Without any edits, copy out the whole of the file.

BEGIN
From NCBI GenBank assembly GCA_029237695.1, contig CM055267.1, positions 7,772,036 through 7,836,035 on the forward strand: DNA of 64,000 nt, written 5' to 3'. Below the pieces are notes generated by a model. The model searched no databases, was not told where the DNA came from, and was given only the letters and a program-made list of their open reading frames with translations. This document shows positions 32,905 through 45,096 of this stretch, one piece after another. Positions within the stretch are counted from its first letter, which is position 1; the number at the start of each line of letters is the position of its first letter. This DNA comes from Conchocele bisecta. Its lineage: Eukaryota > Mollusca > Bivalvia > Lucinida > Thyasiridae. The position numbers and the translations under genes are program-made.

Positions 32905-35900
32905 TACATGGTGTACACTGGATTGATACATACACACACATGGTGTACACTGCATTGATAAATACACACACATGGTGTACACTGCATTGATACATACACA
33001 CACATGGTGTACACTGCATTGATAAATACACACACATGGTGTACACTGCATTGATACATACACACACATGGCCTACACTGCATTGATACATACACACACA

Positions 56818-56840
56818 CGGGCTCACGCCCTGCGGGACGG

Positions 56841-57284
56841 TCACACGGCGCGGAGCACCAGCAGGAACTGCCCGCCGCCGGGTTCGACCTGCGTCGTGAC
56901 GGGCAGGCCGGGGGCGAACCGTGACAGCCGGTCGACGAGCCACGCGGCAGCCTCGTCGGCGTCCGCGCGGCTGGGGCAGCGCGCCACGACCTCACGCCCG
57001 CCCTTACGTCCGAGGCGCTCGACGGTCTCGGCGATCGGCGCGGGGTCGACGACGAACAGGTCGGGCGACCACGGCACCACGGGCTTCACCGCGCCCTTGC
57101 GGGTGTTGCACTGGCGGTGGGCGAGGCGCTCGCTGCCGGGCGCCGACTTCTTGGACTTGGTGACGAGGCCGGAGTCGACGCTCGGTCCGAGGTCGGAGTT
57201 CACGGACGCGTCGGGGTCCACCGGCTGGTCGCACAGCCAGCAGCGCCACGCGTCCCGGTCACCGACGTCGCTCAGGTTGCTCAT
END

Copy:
From NCBI GenBank assembly GCA_029237695.1, contig CM055267.1, positions 7,772,036 through 7,836,035 on the forward strand: DNA of 64,000 nt, written 5' to 3'. Below the pieces are notes generated by a model. The model searched no databases, was not told where the DNA came from, and was given only the letters and a program-made list of their open reading frames with translations. This document shows positions 32,905 through 45,096 of this stretch, one piece after another. Positions within the stretch are counted from its first letter, which is position 1; the number at the start of each line of letters is the position of its first letter. This DNA comes from Conchocele bisecta. Its lineage: Eukaryota > Mollusca > Bivalvia > Lucinida > Thyasiridae. The position numbers and the translations under genes are program-made.

Positions 32905-35900
32905 TACATGGTGTACACTGGATTGATACATACACACACATGGTGTACACTGCATTGATAAATACACACACATGGTGTACACTGCATTGATACATACACA
33001 CACATGGTGTACACTGCATTGATAAATACACACACATGGTGTACACTGCATTGATACATACACACACATGGCCTACACTGCATTGATACATACACACACA

Positions 56818-56840
56818 CGGGCTCACGCCCTGCGGGACGG

Positions 56841-57284
56841 TCACACGGCGCGGAGCACCAGCAGGAACTGCCCGCCGCCGGGTTCGACCTGCGTCGTGAC
56901 GGGCAGGCCGGGGGCGAACCGTGACAGCCGGTCGACGAGCCACGCGGCAGCCTCGTCGGCGTCCGCGCGGCTGGGGCAGCGCGCCACGACCTCACGCCCG
57001 CCCTTACGTCCGAGGCGCTCGACGGTCTCGGCGATCGGCGCGGGGTCGACGACGAACAGGTCGGGCGACCACGGCACCACGGGCTTCACCGCGCCCTTGC
57101 GGGTGTTGCACTGGCGGTGGGCGAGGCGCTCGCTGCCGGGCGCCGACTTCTTGGACTTGGTGACGAGGCCGGAGTCGACGCTCGGTCCGAGGTCGGAGTT
57201 CACGGACGCGTCGGGGTCCACCGGCTGGTCGCACAGCCAGCAGCGCCACGCGTCCCGGTCACCGACGTCGCTCAGGTTGCTCAT